I’m One of Thousands who Left Maine and Hasn’t Returned

Conner Drigotas | Facebook Page

I was born in Maine in 1990, making me 28 years old. I was raised in Maine, went to high school in Maine and love my home state.

As I packed my bags to head off to college in 2009, I was going to live outside of Maine for the first time in my life. I planned to spend four years away, then return (better educated) to live and work in the home I love.

That was the plan.

Almost a decade later, however, I still have not moved back.

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Government Does not Belong in the Marriage Business

A bible lays open displaying two wedding rings
Conner Drigotas | @CDrigs44

I recently officiated my younger brothers wedding.

It was a Southern Maine outdoor venue, and everything went perfectly. The ceremony solemnized their love and the union of two families. Everyone in attendance was happy… and the state of Maine was very happy too. You see, instead of sending a note of congratulations, the state of Maine sent an invoice — demanding a fee for the privilege of falling in love. My brother was required to pay $40.00 for the permission of the state to get married.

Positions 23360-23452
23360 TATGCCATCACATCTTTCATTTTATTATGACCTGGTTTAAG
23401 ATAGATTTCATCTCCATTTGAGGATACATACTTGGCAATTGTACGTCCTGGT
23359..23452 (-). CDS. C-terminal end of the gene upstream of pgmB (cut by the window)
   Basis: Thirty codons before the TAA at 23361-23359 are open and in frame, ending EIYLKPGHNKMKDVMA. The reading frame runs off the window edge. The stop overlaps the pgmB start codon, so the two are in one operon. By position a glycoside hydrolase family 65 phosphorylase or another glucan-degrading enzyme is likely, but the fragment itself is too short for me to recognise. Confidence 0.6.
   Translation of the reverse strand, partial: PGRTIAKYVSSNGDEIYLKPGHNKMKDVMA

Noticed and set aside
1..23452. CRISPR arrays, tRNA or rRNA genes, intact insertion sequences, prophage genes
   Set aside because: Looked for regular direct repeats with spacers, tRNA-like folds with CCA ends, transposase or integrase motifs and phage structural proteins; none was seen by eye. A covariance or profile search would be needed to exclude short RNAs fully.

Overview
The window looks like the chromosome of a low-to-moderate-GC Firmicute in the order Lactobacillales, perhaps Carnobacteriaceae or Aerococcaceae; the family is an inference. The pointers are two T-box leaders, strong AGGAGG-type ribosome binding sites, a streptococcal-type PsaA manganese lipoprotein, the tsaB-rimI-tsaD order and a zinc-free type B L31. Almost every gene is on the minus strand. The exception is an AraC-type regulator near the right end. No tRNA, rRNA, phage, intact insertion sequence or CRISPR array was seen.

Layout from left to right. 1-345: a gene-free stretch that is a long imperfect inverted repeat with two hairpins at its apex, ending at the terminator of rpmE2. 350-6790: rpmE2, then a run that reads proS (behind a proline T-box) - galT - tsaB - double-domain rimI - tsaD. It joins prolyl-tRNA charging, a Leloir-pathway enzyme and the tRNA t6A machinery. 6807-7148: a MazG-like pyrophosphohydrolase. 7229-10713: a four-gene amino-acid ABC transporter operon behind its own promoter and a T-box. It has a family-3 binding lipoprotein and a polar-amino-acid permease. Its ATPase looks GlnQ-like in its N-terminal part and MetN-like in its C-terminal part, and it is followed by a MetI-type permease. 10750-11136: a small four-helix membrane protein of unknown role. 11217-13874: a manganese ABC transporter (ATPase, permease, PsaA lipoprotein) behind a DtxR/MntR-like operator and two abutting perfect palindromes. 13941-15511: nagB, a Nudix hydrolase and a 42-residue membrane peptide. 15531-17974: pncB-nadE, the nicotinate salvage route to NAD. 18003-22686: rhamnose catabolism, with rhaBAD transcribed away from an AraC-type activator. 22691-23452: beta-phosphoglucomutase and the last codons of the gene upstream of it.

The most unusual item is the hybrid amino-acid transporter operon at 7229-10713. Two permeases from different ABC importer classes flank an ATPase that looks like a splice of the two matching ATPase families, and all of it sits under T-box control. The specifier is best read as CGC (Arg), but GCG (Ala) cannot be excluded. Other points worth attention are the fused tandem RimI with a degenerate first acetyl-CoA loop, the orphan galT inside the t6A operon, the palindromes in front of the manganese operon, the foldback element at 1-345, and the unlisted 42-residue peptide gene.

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Fixing Addiction From the Ground Up

Conner Drigotas | @CDrigs44

Chief Robert MacKenzie runs a police department in Kennebunk, Maine, a town of just over 11,000 citizens. It is a tourist town with a small, tight-knit community on the coast. His plans to fix the opioid crisis in America, however, are anything but small. Maine sits near the top of a notorious list. It’s ranked in the top ten for most opioid deaths in the country. In 2016, there were 301 opioid-related overdose deaths in Maine, a rate of 25.2 deaths per 100,000 persons, nearly double the national rate. Maine has struggled with drug and addiction problems for years, and the solutions have been slim and ineffective from the statehouse in Augusta.

Read moreFixing Addiction From the Ground Up